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(Code and Color Key)

The Pastor and the Bear
(contributed by Alyse Fielder, Suffolk, N.Y.)
Analysis Key through KISS Level Three (Clauses) +

     A Pastor fibs and takes a Sunday (DO) off to go hunting [#5]. | He slides 

{down a muddy hill}, loses his hunting rifle (DO) and injures his leg (DO). | [Adv. to

"is" As he looks up,] he is face [#1] {to face} {with a large hungry bear}. | The Pastor 

immediately prays {to God} and promises to never fib [#2] again nor take off another 

Sunday {in search} {of his own satisfaction}. | He prays [DO of "prays" that God has

made this bear a Christian [#3].] | The bear falls down {on his knees}, folds his hands

(DO) and raises his face (DO)  {to the sky} and prays, [DO of "prays" "Thank you

(DO)  Lord [DirA], {for the food} [Adj. to "food" I am about [#4] to receive.]] |  

Amen." |


1. In "He is face to face,..." The first "face" is a noun used as an adverb, and the phrase thus indicates where he is. 
2. In "promises to never fib again nor take off another Sunday," "to fib" and "to take off" are infinitives that function as the direct objects of "promises." Many students will label them as direct objects without knowing that they are infinitives. That is fine. If students ask, I would tell them that they are infinitives, but I would not expect the students, at this level, to learn to identify them as such. If students simply ignored them, that too would be fine. (KISS -- Have the students master one construction at a time. Here they should be focussing on the majority of the normal words in S/V/C patterns.) Note that "Sunday" is the direct object of the infinitive "to take off" ("miss").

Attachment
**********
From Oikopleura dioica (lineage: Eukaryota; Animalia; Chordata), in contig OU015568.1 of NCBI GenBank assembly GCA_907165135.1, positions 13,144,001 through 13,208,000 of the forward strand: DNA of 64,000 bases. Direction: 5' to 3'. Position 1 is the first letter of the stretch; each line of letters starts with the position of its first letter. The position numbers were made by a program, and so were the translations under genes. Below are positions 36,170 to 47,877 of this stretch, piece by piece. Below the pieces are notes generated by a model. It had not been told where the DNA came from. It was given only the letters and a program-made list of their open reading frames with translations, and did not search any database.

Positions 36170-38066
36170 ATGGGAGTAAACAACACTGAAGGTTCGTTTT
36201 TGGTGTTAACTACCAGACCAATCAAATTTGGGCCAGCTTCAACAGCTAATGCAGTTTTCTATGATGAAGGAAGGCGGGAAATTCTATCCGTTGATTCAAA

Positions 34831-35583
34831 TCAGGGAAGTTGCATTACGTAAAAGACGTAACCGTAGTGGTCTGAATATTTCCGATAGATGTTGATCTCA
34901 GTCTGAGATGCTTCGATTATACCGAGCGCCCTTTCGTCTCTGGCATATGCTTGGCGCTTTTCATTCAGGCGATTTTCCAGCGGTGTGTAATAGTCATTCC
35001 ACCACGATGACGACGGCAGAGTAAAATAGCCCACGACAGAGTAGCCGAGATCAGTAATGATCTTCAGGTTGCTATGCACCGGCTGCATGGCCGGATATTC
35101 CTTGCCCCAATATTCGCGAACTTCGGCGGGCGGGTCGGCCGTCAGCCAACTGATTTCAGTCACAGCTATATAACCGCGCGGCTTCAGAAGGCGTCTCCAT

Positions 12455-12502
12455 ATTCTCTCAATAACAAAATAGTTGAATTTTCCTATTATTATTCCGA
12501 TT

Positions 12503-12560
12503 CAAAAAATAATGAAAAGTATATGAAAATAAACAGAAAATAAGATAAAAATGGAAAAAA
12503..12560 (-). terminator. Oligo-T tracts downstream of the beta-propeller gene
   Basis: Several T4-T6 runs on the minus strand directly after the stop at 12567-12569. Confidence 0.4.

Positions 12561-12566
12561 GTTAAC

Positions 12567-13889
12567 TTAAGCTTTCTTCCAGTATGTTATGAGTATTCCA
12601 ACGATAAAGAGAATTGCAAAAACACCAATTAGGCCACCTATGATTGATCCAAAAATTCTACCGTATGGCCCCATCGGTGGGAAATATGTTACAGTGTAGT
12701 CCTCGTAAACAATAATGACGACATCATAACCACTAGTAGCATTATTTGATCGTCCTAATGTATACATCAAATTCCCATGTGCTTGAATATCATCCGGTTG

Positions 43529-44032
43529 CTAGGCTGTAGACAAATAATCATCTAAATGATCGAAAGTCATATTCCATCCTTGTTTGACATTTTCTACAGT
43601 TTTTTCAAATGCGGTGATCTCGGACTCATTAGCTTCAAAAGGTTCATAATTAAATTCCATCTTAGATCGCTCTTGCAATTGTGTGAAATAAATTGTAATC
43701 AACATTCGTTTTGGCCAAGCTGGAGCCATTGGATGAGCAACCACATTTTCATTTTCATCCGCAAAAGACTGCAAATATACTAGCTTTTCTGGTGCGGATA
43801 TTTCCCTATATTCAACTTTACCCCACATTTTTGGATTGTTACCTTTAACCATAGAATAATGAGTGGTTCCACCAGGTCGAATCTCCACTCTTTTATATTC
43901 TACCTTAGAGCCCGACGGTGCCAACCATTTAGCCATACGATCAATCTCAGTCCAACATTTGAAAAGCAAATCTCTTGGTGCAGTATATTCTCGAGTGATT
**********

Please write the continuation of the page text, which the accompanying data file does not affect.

3. Some students will simply consider "bear" as the direct object of "made," and that is fine at this level. In Level Four they will learn that this is an ellipsed infinitive construction ("this bear *to be* a Christian"), and the whole infinitive phrase is the direct object of "made."
4. There are numerous ways of analyzing "about to receive." Some grammarians will claim that it "has to be" this or that explanation, but I would accept any of them. The construction, after all, is very common, perhaps idiomatic, and there is not much sense in arguing over explanations. One explanation is to equate "about" with "ready," and thus explain it as a predicate adjective. In KISS Level Four, students will learn that "to receive" is an infinitive, and, in this explanation, it simply modifies "about." Another explanation designates "about" as a preposition with "to receive" functioning as a noun, the object of the preposition. The prepositional phrase can then be explained either as an adverb modifying "was" or as an adjective modifying the subject. The latter would mean that the phrase functions as a predicate adjective.
5. At KISS Level Four, "to go" is explained as an infinitive that functions as an adverb to "takes off"; "hunting" is a gerund that functions as a noun used as an adverb.